New York Times bestselling author Simon Mawer returns to Czechoslovakia, this time during the turbulent 1960s, with a suspenseful story of sex, politics, and betrayal.
In the summer of 1968, the year of the Prague Spring with a Cold War winter, Oxford students James Borthwick and Eleanor Pike set out to hitchhike across Europe, complicating a budding friendship that could be something more. Having reached southern Germany, they decide on a whim to visit Czechoslovakia, where Alexander Dubcek's socialism with a human face is smiling on the world.
Meanwhile, Sam Wareham, First Secretary at the British embassy in Prague, observes developments in the country with a diplomat's cynicism and a young man's passion. In the company of Czech student Lenka Koneckova, he finds a way into the world of Czechoslovak youth, with all its hopes and new ideas; now, nothing seems off-limits behind the Iron Curtain. But the great wheels of politics are grinding in the background; Soviet leader Leonid Brezhnev is making demands of Dubcek, and the Red Army is massing on the borders.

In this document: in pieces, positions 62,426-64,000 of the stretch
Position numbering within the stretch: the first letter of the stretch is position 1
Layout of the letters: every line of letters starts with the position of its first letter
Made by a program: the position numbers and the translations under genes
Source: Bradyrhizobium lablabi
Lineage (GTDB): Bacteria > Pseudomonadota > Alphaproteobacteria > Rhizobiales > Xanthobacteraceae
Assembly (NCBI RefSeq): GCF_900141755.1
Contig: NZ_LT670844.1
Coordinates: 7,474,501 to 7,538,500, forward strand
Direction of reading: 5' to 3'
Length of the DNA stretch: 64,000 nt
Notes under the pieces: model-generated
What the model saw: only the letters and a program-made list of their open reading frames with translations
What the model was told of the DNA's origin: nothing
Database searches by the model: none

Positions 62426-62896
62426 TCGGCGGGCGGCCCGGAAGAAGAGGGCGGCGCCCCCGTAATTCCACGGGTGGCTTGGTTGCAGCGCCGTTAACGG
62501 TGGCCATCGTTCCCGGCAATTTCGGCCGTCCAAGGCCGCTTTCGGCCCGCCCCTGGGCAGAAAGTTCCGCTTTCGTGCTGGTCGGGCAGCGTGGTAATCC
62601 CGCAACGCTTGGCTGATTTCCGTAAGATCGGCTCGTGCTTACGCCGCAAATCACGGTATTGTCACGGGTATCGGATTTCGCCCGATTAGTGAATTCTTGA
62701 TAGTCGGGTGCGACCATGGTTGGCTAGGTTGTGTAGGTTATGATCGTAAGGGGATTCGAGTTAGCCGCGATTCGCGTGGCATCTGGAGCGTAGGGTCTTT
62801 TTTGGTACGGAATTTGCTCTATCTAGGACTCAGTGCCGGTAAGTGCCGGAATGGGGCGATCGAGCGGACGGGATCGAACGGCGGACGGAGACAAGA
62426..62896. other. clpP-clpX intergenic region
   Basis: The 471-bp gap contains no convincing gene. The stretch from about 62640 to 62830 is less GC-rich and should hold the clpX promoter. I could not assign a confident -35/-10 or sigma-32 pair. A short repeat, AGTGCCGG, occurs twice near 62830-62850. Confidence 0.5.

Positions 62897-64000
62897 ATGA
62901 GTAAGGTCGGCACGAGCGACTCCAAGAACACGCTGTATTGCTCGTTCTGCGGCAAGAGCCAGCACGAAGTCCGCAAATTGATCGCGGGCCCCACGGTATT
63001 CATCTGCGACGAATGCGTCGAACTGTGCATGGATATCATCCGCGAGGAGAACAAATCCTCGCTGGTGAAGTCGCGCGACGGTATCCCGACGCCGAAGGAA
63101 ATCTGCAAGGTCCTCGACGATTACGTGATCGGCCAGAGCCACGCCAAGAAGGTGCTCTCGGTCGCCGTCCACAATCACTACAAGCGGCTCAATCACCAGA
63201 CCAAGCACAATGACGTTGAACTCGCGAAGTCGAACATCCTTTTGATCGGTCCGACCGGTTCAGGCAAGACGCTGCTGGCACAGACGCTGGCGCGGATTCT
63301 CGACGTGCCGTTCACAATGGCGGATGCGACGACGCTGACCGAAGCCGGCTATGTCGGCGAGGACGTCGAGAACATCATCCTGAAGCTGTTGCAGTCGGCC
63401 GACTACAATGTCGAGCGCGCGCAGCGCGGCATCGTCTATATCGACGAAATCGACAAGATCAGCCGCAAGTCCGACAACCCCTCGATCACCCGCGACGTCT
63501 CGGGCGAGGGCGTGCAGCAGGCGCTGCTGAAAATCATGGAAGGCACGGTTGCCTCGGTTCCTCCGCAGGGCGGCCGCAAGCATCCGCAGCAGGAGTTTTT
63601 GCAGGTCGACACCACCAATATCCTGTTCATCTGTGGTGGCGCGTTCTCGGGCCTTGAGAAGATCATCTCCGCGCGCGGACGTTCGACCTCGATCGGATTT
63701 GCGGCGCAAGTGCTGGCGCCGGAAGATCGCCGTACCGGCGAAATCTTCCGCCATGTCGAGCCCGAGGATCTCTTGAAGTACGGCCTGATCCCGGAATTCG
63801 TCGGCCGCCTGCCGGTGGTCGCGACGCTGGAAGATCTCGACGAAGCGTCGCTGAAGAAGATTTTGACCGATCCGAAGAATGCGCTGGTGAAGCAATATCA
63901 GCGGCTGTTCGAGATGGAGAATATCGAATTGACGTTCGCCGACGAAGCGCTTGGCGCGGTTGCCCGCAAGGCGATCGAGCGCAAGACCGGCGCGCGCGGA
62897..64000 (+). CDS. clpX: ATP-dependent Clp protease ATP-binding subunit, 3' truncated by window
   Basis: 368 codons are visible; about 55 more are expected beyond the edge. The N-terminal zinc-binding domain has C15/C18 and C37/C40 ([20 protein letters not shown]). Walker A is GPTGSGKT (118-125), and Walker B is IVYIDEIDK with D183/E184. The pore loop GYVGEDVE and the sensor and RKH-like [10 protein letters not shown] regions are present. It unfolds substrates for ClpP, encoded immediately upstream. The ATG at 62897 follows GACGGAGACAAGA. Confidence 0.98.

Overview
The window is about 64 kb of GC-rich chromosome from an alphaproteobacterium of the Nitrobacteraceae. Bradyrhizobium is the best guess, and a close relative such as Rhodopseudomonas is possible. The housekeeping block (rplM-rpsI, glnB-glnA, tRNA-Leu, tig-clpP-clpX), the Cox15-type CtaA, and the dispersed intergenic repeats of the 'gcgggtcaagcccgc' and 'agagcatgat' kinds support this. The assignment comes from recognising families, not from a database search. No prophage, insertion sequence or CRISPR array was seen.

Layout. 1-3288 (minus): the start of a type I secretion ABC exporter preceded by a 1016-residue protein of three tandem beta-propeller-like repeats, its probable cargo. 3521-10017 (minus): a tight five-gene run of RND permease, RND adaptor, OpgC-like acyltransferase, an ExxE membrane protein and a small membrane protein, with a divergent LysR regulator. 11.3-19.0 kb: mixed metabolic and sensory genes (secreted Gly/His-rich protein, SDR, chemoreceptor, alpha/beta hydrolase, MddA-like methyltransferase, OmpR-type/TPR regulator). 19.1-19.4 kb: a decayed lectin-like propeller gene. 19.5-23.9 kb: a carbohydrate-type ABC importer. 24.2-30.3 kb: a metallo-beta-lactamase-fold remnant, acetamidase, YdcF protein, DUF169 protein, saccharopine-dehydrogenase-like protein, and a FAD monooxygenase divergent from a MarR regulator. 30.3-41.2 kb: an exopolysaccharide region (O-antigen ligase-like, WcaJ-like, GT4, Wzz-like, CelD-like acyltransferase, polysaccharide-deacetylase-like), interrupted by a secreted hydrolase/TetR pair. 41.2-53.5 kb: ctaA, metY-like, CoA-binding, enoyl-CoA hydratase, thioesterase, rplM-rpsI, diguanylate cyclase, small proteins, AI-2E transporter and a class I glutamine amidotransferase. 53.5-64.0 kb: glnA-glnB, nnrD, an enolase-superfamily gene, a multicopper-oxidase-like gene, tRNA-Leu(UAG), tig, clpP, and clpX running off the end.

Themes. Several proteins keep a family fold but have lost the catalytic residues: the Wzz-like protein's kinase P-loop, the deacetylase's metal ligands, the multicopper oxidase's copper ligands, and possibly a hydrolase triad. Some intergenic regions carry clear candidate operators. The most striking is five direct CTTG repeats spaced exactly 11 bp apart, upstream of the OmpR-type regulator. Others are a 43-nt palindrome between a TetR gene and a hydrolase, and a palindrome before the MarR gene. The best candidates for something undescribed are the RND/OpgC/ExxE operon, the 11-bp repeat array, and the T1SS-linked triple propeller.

This shrewd, engrossing, and sensual novel once again proves Simon Mawer is one of today's most talented writers of historical spy fiction.